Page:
by Adam Parker
In international relations, measures of power are usually relative. Depending on the measure or definition of power, however, this relativity can be quite different. This has important implications for any discussion of American decline. One way to think about this is to attempt to measure aggregate capabilities: what can a given state do? This is a relative measure because the answer to the question depends on the powers of other states (Liechtenstein can’t successfully invade Germany, for instance). The second way to think about power would be to compare these aggregate capabilities: what can a state do that another state can’t? These two measures are distinct, but discussions about American decline often fail to adequately separate them.
Thinking about the aggregate capabilities of the United States, it can be easily argued that American power is declining. Rising powers such as China, India, and Brazil are expanding their spheres of influence, thereby shrinking the area where the United States can exert its influence with impunity. Additionally, the rising influence of non-state actors—be they corporations, NGOs, or transnational terrorist or criminal networks—is further restricting the ability of the United States to unilaterally pursue its interests. Simply put, the United States does not (and will not) have the same clout it had in the unipolar moment after the Cold War.
Now, before the declinists declare victory and quit the field, let’s examine the relative aggregate capabilities in the international community. Here, it is far less clear that the United States is in decline. The decline of the importance of the state (which many gifted individuals have already said a great deal about) is not restricted to the United States. It is a universal problem that all states are confronting. More importantly, all states are confronting a full suite of problems—both domestic and transnational—relating to demography, resource management, and economics that will tax even the most capable among them. These challenges, particularly in their domestic manifestations, will sap the ability of states to act beyond their own borders.
In facing these challenges, the United States possesses many unique advantages. Regarding demography, the United States occupies an important middle ground. U.S. population growth has reached the replacement rate. Many other developed countries in Europe have dropped below this rate, while many developing countries such as India are struggling to meet the needs of their growing populations. Also, the United States is not aging as rapidly as Japan, Europe, or even China (despite all our concern about the retiring baby boomers). Demographically, the United States is well off compared to its near-peer competitors.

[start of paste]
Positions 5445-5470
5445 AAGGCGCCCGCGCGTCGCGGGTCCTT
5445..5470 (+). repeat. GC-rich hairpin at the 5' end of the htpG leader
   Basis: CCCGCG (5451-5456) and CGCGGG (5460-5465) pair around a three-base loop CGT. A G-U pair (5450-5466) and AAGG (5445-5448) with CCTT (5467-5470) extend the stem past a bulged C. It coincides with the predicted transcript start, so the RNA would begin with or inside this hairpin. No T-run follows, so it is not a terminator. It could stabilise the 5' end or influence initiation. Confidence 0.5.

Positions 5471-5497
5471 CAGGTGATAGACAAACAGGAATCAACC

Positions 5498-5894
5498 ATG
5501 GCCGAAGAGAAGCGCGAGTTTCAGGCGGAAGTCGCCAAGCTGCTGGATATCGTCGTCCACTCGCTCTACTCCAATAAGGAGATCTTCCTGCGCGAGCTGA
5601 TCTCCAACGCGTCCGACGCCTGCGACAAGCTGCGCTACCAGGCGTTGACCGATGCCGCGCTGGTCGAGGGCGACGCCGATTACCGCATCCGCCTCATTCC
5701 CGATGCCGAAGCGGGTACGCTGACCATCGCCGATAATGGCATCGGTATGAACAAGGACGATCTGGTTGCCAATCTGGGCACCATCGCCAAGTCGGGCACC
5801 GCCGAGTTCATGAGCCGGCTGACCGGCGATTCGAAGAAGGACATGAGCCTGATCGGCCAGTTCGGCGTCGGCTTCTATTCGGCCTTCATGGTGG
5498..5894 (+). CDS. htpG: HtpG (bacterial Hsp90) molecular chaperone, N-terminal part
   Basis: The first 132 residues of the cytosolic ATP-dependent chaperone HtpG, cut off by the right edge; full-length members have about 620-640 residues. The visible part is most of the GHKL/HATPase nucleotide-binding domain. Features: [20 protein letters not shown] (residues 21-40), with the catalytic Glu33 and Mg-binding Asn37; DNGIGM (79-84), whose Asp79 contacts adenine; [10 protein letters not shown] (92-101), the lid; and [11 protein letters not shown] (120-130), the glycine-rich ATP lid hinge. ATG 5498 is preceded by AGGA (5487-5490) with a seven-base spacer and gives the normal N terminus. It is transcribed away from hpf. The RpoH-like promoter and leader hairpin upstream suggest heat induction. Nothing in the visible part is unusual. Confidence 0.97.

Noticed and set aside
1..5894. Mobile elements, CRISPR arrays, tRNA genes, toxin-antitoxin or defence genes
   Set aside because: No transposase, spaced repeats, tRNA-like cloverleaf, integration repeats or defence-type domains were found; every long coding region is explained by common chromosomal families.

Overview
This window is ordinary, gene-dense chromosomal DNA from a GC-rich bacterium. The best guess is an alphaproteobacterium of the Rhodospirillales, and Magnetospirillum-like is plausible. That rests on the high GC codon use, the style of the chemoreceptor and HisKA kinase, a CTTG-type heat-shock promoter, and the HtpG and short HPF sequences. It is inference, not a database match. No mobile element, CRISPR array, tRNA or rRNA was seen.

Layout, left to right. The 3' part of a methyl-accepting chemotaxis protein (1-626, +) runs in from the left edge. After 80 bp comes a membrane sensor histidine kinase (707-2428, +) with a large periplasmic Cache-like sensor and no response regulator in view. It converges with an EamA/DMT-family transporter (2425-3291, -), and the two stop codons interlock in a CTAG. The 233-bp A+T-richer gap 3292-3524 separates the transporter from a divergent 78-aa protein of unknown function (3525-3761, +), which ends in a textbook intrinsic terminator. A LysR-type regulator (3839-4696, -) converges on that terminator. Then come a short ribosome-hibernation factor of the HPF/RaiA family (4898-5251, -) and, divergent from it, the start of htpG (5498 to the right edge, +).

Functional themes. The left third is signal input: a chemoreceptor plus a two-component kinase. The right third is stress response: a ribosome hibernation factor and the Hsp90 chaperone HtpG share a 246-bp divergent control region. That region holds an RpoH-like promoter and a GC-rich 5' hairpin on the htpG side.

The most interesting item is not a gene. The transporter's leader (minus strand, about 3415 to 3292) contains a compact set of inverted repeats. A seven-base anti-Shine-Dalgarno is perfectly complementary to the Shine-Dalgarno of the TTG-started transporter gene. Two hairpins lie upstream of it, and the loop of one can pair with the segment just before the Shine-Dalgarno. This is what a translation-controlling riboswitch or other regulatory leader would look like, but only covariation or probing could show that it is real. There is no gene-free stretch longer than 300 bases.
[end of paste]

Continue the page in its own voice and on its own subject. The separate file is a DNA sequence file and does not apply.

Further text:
The United States is similarly blessed in the area of resources. Unlike China or India, the United States does not struggle to provide its citizens with energy. In terms of shale gas, the United States possesses near-limitless reserves and could conceivably become a net exporter of energy again. The American West and Southwest face impending water problems, but these too pale in comparison to China, whose leaders have conceived of the gargantuan South-North Water Transfer Project to address this issue.
Related to these points, the American economy is relatively strong in the long term. The Eurozone union, technically the largest economy in the world, may not be long for this world. At the very least, the feasibility of a monetary union without a fiscal union is in serious doubt. As evidence of the continued relative strength of the dollar, it has remained the world’s safe haven despite the inability of Congress to responsibly tackle the debt problem. China, while currently more fiscally secure, confronts a population of impoverished people numbering some 250 million. This places significant pressure on the Chinese budget as the government struggles to maintain stability. Finally, the United States continues to lead the world in creativity, research, and technological innovation.
For these reasons, it seems probable that the United States will see its aggregate capabilities decrease over the next 18 years while those of its peers and competitors decrease even faster. As the states of the world scramble to catch the fading winds of international power, the United States has the biggest sail. This raises an important question for discussion: should the United States content itself with being the fastest in a slowing fleet of ships, or should we try to maintain our present speed? The answer to this question will be of great consequence to the future of U.S. foreign policy.
Adam Parker is a second-year Master’s candidate at the LBJ School of Public Affairs at the University of Texas-Austin.
 Roughly 2.2 children/woman on average, a rate which stabilizes the population